Director of 1999 cult classic Fight Club unapologetically shared his views on Todd Phillips’ 21st-century adaptation of one of the most recognised villains in fiction, which was released over a year ago.
As part of a promotion for his newest film Mank, Fincher reflects on the massive success Joker enjoyed at the box office followed by a generally warm critical reception, in an interview with The Telegraph. Had it not been for Nolan’s massive success in adapting Ledger’s compelling performance to The Dark Knight, Fincher finds it hard to believe that the 2019 film Joker would have been received as well as it was. “Nobody would have thought they had a shot at a giant hit with Joker had The Dark Knight not been as massive as it was”. He goes on “I don’t think anyone would have looked at that material and thought, ‘Yeah, let’s take [Taxi Driver’s] Travis Bickle and [The King of Comedy’s] Rupert Pupkin and conflate them, then trap him in a betrayal of the mentally ill, and trot it out for a billion dollars.’”
Fincher highlights the film’s undeniable allusions to 1970s and 1980s classics Taxi Driver, which follows the disorientated quest for redemption of unbalanced New York taxi driver, and The King of Comedy, a dark humour film centred around the delusions of an aspiring stand-up comedian whose eccentricities, and even attire, are noticeably emulated in Joker. Both films were directed by Martin Scorsese, and star Robert De Niro as lead role who also appeared alongside Joaquin Phoenix in Joker. With the emulation and re-emulation of previously successful and popular tropes in film, it is perhaps not unreasonable to say that some directors may be tempted to recycle aspects of older films which, at some level, secure a degree of success, or at the least, attention for their ‘new’ projects.
Whilst Phillips’ direction of colour and camerawork alongside Phoenix’s stunning performance hold up as a remarkable piece of art, the adaption of the comic book villain was not a challenging or revolutionary one; its success was at least partly owed to the legacy of Ledger’s performance in 2008, which had already developed and established the Joker as an alluring character. However, that is not to suggest that Phillips did not offer an alternative, enlightening perspective to his adaptation of the villain; revealing a developed backstory is what developed the Joker character in a way other films had not. But at the same time, constructing a history for the Joker defeats the significance of the obscure meaning behind his actions, which is what made his character both elusive and compelling in previous performances.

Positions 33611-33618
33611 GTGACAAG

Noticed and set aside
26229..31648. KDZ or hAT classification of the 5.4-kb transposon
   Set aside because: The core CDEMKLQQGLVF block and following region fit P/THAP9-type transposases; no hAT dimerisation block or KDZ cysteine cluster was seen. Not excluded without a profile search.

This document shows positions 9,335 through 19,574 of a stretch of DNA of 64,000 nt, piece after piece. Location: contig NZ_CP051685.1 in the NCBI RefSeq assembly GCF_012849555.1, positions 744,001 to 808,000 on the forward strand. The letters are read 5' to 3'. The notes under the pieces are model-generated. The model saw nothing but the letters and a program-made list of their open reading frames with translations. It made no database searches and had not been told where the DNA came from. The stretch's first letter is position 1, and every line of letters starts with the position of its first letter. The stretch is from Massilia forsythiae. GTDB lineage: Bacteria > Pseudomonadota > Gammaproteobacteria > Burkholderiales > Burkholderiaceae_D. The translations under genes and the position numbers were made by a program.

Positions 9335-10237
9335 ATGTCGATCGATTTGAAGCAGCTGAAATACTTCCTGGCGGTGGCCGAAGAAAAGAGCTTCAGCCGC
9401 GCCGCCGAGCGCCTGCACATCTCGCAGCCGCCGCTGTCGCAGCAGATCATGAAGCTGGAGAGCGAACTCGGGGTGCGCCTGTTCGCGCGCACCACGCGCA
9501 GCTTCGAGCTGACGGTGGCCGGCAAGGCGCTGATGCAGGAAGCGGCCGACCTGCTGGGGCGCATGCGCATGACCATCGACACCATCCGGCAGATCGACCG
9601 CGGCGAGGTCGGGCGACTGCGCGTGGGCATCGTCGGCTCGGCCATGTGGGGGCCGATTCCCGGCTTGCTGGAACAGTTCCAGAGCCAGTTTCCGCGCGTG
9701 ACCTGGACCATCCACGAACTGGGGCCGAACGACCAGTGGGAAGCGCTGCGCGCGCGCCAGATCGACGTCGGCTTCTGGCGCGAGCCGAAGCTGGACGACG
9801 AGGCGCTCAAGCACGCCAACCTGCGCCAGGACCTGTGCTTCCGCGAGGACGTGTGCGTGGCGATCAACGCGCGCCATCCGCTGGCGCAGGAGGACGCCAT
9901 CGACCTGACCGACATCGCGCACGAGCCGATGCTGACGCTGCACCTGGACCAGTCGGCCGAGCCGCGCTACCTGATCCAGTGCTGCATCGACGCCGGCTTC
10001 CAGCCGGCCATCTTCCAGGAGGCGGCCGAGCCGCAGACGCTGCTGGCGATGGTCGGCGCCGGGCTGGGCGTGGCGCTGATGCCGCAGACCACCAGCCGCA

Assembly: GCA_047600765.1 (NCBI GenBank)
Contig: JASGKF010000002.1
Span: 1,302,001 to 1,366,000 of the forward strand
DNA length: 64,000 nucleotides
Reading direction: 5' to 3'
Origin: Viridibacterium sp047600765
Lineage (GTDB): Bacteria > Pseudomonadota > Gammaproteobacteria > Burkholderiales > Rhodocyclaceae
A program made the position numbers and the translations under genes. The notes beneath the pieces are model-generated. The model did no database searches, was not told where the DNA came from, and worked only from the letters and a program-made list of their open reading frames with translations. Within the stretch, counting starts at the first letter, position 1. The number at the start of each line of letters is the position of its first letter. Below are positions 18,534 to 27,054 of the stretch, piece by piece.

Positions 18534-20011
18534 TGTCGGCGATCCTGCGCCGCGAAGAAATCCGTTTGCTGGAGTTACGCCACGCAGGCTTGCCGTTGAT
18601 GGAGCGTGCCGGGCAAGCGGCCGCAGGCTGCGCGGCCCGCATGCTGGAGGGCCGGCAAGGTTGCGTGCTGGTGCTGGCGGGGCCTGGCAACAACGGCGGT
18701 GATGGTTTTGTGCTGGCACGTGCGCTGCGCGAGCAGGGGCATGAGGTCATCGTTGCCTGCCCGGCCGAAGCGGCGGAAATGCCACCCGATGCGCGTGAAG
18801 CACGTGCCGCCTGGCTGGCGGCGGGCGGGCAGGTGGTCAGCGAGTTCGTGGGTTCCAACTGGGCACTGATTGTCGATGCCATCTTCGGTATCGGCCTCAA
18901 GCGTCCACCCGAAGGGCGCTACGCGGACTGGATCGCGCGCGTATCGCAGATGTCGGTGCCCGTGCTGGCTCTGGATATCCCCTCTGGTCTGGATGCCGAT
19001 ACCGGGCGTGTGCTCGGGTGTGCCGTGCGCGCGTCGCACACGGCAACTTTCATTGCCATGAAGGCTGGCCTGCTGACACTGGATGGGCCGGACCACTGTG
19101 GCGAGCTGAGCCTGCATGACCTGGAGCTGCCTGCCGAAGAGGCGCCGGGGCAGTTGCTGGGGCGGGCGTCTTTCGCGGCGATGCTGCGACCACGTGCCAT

Fincher highlights the lack of challenging new material in the film industry today, whose studios “don’t want to make anything that can’t make them a billion dollars”. The reproduction of a character whose success had already been established, no doubt assured film studios of its success; Joker profited over $1 billion at the box office.
However, before criticising filmmakers for the lack of challenging and new material, we should be considerate of their restriction of free movement in actualising their ideas. Whilst some “challenging content” does manage to make it to the big screen Fincher says, directors still face many obstacles to achieving this, which is something he has experienced first-hand; after a 30-year long struggle, Fincher was only recently able to bring his father’s script for Mank to the big screen. So, can we legitimately chastise directors for failing to present viewers with challenging material, when they are compelled to produce films centred around subjects which have already proven to be commercially lucrative? Nonetheless, conceptualizing an idea and adapting an idea for commercial production are evidently two very different things in the film industry.
Fincher’s new film Mank has already received outstanding reviews from critics and will be available for viewing on Netflix from December 4, 2020.
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